Asking Questions and Doing Things

Do all Irish people drink green beer?

HILTON HEAD ISLAND, SC –

Karla had asked me about green beer during the Hilton Head Island St. Patrick’s Day Parade last weekend and it’s been bothering me ever since.

Being that I’m half Irish, I guess she figured I’m an authority on all things surrounding St. Patrick’s Day. Being a craft beer lover, I was mortified.

I’d classify myself as a beer purist. My wife calls me a beer snob. Either way, I shiver to think of someone pouring green dye in my Guinness.

In honor of the holiday, I decided to keep an open mind and started wondering what other people thought about the subject.

Armed with information from a quick Google search, I asked a guy named Bob at Mellow Mushroom and he told me he’d never touch the stuff.

Bob’s friend Rocky and I agreed. We wondered aloud why anyone would ruin a perfectly good beer by adding green food coloring.

Alan Shaw of the Sarasota Herald-Tribune summed up what I’d been thinking when he wrote, “I don’t understand the green beer thing. Sure, I guess it’s just supposed to be fun, but can’t we have a little respect for beer? At least don’t put green dye in craft beer. That would be like pouring sugar in good wine or ketchup all over a gourmet meal.”

I read a story saying that the Sierra Club had continued their annual Blogging about “Going Green for St. Patrick’s Day”, promoting that party-goers should ride their bicycle’s to the bar to reduce the carbon footprint.

I scoured the archives to find a 2008 Blog about some of the up and coming “Green Breweries,” including New Belgium, CO; Sierra Nevada, CA; and Otter Creek, VT – all of which utilize solar, wind or water to power their machinery and thus produce their own version of Green Beer.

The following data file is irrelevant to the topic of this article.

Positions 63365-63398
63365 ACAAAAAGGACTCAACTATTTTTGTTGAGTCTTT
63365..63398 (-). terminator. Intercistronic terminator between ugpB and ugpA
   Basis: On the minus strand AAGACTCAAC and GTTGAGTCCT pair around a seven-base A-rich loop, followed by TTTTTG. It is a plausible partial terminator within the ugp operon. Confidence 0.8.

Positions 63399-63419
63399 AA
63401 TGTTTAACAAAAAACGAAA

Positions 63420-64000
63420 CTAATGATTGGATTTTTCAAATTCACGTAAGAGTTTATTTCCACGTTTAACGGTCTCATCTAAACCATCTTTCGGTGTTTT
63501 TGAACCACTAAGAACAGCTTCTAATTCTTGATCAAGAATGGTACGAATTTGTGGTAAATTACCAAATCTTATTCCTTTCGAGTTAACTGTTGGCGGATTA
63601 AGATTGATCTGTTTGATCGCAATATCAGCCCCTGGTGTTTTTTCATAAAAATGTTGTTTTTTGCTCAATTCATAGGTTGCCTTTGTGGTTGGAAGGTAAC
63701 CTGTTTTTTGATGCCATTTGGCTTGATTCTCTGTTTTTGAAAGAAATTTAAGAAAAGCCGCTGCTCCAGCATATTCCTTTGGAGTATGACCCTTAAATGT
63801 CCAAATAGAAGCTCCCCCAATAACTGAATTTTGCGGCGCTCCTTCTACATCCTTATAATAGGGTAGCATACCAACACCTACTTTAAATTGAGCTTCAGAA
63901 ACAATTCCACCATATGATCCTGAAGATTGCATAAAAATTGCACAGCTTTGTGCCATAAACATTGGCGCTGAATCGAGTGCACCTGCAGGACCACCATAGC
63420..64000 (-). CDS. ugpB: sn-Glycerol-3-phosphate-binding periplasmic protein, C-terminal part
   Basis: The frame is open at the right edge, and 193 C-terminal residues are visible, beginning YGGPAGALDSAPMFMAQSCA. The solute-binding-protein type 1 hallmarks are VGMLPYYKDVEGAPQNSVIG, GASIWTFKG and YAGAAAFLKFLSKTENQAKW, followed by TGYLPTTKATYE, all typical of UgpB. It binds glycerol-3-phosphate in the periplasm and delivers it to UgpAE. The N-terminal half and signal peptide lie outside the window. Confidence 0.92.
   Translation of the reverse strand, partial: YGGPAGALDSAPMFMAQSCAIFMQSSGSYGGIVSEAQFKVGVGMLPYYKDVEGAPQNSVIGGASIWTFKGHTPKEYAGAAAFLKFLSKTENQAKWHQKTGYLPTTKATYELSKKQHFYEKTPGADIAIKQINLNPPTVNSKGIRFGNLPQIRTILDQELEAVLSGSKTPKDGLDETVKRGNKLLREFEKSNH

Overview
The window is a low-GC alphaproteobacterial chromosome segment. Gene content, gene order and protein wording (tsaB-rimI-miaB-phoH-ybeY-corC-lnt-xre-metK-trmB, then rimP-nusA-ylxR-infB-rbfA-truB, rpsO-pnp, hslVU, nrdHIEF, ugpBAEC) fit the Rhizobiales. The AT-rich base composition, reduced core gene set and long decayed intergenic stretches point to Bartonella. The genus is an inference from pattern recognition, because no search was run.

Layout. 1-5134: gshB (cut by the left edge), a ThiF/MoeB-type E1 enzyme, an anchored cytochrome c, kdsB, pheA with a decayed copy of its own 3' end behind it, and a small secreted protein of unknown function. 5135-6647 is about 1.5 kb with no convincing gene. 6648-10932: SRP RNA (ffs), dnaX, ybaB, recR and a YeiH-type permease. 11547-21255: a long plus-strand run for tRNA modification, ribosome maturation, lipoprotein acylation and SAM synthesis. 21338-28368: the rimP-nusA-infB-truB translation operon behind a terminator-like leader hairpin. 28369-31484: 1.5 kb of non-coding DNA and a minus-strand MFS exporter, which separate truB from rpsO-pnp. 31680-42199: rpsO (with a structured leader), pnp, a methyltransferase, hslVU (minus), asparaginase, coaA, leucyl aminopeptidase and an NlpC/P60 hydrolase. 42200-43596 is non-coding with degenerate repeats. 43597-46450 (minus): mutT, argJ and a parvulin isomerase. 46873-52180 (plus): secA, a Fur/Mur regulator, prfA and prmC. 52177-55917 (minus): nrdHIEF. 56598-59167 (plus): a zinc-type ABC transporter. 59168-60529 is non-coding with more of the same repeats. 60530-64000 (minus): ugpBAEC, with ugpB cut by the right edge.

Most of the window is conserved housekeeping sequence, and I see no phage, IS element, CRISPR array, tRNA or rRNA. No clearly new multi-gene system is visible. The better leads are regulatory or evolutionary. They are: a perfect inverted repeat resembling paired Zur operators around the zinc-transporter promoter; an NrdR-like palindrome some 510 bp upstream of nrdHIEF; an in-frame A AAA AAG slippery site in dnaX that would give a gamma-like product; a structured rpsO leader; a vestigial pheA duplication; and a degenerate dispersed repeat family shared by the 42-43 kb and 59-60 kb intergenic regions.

10 Green Beer Facts

  • Fact #1) Works best in lighter colored beer
  • Fact #2) Any green food dye works
  • Fact #3) No change in taste
  • Fact #4) Best with chilled beer mug or glass
  • Fact #5) Ginger ale works for children
  • Fact #6) Doesn’t work well in dark beer, but turns foam green
  • Fact #7) Best when adding food dye first
  • Fact #8) Green Beer is most commonly associated with St. Patrick’s Day
  • Fact #9) St. Patrick’s Day honors the patron saint of Ireland, who died 1,552 years ago in 461
  • Fact #10) Four leaf clovers are rare, but they aren’t exactly one in a million. It is estimated that there is one four leaf clover for every 10,000 three-leaf ones.

OK, here goes;

The Green Beer Recipe 

1. Add a drop of food coloring to the bottom of a pint glass.

2. Add beer.

3. Stir.

Prep time – 10 seconds.

If you’re going for Kryptonite Green, light beer is best. Darker beers like stout will have a nice green head atop their normally dark bodies.

Personally, I still can’t wrap my head about green beer. Although even I have to admit that the festive meter is off the charts.

Cheers!

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